The Jewish Federation of Greater New Haven office could not be reached at the office Sunday evening, but has made clear in statements that many Jews say the BDS Movement’s ultimate motive is the destruction of Israel. Judy Alperin, chief executive officer of the Jewish Federation of Greater New Haven, has said. “We are very concerned about the BDS Movement and what it represents. We do believe that there needs to be two states for two people and that that will only be accomplished through direct negotiations by the parties.
“The BDS Movement, unfortunately, is a little bit of a wolf in sheep’s clothing. It states on the one hand that its goals are this peaceable resistance by a boycott of goods from what would be the Palestinian areas or the West Bank of Israel and, unfortunately, they’re also saying out of the other side of their mouths, to quote Omar Barghouti himself, that he only believes in a one-state solution, a unitary state, where, by definition Jews will be a minority, and he believes basically in the end of Israel. So we have to stand up for the rights of Israel as a nation and its right to exist and I think that the clear objective of the BDS Movement is to cease that existence.”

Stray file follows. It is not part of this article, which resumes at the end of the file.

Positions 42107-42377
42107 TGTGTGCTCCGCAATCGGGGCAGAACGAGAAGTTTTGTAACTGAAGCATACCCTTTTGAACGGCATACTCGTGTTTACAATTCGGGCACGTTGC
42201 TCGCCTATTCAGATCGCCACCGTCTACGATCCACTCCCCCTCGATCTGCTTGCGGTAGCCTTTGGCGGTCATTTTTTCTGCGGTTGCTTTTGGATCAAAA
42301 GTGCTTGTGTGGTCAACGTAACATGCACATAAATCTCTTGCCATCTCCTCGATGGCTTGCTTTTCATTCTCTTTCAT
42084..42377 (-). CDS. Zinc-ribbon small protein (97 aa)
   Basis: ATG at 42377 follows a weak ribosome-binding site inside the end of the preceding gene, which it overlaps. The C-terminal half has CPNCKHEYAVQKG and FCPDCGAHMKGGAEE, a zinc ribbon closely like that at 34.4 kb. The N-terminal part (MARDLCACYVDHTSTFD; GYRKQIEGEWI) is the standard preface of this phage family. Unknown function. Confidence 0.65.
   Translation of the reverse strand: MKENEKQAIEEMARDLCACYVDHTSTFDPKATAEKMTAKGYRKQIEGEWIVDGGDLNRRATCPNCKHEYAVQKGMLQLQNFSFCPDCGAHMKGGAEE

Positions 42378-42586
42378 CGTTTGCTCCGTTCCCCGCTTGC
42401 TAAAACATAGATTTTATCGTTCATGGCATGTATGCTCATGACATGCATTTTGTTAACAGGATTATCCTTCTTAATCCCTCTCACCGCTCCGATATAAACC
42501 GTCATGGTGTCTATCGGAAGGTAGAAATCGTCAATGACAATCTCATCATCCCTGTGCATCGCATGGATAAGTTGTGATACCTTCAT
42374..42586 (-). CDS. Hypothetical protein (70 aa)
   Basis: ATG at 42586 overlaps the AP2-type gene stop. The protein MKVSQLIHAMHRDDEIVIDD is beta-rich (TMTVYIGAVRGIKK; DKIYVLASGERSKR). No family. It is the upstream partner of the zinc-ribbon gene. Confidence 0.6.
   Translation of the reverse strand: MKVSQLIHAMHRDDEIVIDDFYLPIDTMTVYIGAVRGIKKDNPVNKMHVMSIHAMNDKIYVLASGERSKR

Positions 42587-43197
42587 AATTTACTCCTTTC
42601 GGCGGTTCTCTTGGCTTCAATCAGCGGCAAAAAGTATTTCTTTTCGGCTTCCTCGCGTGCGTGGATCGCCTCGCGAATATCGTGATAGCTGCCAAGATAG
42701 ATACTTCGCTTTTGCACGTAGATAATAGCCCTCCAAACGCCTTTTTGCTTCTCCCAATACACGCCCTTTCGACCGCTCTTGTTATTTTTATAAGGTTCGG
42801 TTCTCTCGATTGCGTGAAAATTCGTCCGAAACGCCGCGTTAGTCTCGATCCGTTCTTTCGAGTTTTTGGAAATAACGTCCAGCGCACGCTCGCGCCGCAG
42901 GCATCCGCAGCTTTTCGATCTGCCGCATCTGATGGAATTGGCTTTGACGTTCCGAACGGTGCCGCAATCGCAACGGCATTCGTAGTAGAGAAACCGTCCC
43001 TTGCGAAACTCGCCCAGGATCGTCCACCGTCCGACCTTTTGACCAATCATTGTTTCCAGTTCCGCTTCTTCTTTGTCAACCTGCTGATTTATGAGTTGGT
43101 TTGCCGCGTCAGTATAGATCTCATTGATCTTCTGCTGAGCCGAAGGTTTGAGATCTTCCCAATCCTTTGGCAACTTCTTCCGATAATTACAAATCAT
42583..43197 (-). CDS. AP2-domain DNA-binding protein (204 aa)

Nader said “state terrorism” is far more pervasive than terrorism by individuals. “It’s always legitimized as being in the service of national defense.”
This practice continues today, Nader said. He charged U.S. forces “can kill anyone” and U.S. presidents can do it unilaterally, with no declaration of war by Congress, “no adherence to the Geneva Convention.”